Sources of simple sugars include fruit juices, desserts, soft drinks, candy, and other sugar-filled treats. Simple sugars, especially those that are refined and processed, have a range of negative effects on the body. But we understand that sometimes you just have to treat yourself (it’s all about balance after all right?). So in order to avoid the crash and to keep your blood sugar levels healthy, follow this rule: If you must have a sugary treat, don’t eat it alone. Accompany your treat with a balanced meal or at the very least some healthy fats, a fibre-rich bite, or a source of protein to help control the rise and fall of blood sugar levels and maintain a steady source of energy for longer.
2. Eat lighter, balanced meals
A big reason why we crash after a heavy meal is that digestion takes a lot of energy. Let’s go back to the Thanksgiving meal example: After three servings of turkey casserole and sides, and a few slices of pie you probably feel ready to hibernate for at least a couple of hours right? This is the normal reaction to a heavy meal.
When we are digesting a big meal our bodies are sending most of the blood to our digestive system in order to take in the nutrients we just ate.
This is when our metabolism is working at full capacity to break down and digest the food. As such, many cultures have a post-lunch nap time scheduled in their daily endeavours.
Having lighter meals is a good way to minimize that killer post-lunch crash. Sticking to balanced meals with quality protein, healthy fats, and complex, fibre-rich carbohydrates is the best way to provide the nutrients your body needs to keep moving. As much as possible try to stay away from processed foods, and refined carbohydrates.
What makes a balanced meal?
A balanced meal is one that has a proper amount of proteins, fats, and quality carbohydrates. A properly balanced meal will also be full of micronutrients (vitamins and minerals) that support your body.
Create a balanced meal in 4 steps
Choose a good variety of vegetables. The more the merrier! Leafy greens, cruciferous vegetables, peppers, tomatoes, beets… you name it!
If you want more carbs in your meal add some whole grains, starchy vegetables (potatoes, squash, etc) or some beans or legumes. The key here: Keep the foods real and limit processed products. Feel free to skip this step if you thrive on lower-carb diets.
Always add protein! Whether you eat meat or not your body needs protein. Choose a high-quality protein source whether it is fresh fish or meat, some tofu or beans. Avoid processed meats such as lunch meats, and overly processed vegan meat replacements (these may be in the health food section of your grocery store, but a lot of them have plenty of additives and are highly processed). For more on healthy vegan protein sources check out this post.
Don’t forget healthy fats! Drizzle your dish with olive oil, add some avocado, or top it with nuts and seeds for an extra crunch. Whatever floats your boat!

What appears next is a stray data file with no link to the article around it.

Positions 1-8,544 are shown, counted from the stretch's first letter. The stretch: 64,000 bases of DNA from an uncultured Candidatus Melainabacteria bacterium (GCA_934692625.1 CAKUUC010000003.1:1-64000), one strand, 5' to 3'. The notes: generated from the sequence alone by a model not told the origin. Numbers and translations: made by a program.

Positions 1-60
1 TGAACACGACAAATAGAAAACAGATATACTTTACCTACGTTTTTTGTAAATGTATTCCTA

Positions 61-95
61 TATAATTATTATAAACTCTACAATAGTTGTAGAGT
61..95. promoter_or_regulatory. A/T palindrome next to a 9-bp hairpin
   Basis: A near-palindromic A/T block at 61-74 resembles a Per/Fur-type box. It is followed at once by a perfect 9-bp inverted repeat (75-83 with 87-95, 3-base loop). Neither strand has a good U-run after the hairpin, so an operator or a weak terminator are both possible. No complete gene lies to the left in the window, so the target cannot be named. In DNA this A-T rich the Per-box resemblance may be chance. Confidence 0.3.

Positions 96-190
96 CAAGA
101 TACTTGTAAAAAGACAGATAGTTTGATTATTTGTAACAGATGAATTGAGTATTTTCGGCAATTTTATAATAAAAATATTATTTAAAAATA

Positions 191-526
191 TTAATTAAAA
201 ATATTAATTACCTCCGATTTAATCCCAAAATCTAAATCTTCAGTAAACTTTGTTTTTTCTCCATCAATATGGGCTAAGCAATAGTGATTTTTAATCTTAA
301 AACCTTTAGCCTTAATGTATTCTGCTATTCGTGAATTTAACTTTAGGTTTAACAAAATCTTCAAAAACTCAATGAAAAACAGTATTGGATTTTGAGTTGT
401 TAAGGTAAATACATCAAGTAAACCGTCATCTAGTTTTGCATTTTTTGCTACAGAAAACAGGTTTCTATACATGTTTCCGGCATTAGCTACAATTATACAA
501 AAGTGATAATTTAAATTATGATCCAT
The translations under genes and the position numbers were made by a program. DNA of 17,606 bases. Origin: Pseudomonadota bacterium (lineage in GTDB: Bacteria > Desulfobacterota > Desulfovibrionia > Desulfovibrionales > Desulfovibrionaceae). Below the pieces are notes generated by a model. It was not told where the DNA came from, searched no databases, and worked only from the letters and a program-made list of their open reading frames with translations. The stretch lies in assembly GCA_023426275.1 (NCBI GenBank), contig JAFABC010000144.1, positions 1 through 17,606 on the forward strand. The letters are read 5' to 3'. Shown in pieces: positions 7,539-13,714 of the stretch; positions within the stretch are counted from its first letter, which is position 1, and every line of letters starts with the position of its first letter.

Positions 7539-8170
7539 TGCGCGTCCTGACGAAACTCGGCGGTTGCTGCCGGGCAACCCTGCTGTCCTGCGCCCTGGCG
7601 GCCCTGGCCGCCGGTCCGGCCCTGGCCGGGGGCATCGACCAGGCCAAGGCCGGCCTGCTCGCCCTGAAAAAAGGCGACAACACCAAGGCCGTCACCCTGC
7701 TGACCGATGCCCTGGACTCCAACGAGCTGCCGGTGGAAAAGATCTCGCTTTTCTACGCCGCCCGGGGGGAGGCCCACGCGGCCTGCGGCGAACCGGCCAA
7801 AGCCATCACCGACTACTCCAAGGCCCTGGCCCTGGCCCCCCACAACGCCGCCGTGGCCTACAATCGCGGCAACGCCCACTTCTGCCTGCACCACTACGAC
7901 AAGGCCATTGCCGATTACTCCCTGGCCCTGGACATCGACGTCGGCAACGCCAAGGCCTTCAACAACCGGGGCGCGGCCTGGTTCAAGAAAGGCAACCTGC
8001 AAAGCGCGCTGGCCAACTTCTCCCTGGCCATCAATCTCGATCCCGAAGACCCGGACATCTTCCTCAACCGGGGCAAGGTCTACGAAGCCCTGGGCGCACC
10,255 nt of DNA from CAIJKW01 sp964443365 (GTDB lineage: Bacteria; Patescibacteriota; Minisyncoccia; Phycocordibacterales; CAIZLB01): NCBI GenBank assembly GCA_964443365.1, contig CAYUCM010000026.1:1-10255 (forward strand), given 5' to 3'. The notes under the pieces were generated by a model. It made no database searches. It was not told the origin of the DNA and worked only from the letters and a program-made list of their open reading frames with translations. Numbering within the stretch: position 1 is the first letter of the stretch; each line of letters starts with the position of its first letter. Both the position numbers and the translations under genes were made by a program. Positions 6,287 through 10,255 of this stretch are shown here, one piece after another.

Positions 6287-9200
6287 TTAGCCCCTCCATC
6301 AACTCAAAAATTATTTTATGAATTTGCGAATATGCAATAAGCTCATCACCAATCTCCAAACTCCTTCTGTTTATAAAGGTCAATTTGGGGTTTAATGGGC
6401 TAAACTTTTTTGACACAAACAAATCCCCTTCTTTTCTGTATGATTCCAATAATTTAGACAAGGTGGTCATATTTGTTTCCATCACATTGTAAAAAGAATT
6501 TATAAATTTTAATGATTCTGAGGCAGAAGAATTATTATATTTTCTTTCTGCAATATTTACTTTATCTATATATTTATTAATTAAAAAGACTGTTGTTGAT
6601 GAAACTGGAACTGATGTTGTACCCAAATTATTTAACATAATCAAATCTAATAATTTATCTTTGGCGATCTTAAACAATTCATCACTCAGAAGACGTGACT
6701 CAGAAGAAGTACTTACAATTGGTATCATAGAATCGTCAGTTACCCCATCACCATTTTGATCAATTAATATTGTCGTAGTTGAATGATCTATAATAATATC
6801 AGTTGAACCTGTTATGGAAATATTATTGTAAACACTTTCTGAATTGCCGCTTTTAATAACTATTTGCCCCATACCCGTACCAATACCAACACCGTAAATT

3. Make your lunch break a break
Having a designated lunch break is one of the best things you can do to keep your productivity and your health in check at work. If you often find yourself having lunch while still typing away you may be actually hindering your productivity. Schedule your lunch breaks so that you have the time to sit, disconnect from work and enjoy your meal.
This will allow you to recharge, focus on one thing at a time, and come back to work with much greater productivity. Studies have shown that creating separation from work and lunchtimes can support productivity and improve work satisfaction. By mentally taking a break from work and allowing the space to eat, socialize, and recharge, you can come back refreshed and work more efficiently. This study from the British Psychological Society states that a deliberate lunch break can “reduce afternoon exhaustion and enhance afternoon work engagement” (Bosch, C., Et al).
4. Stay Hydrated
You probably know that proper hydration is key for physical endurance and performance. But you don’t need to be sweating in the heat or running a marathon to keep your water intake up.
Dehydration can impair basic cognitive functions like memory and focus. A 2005 study observed the effects of mild dehydration in a group of adult volunteers. At the end of the study, the participants reported feeling less alert, more tired, and having difficulty concentrating. Carrying a water bottle with you is a good habit to keep your brain sharp and your body healthy.
A quick note for the coffee drinkers out there: Caffeine is a diuretic, which means it quickly flushes water out of your body and therefore contributes to mild dehydration. The general recommendation is to simply drink a cup of water for every cup of coffee you have. This should offset the slight dehydrating effect of caffeine and keep your body hydrated throughout the day.
So bottom line: next time you are feeling a little drowsy or out of sorts at work try having a glass of water or two.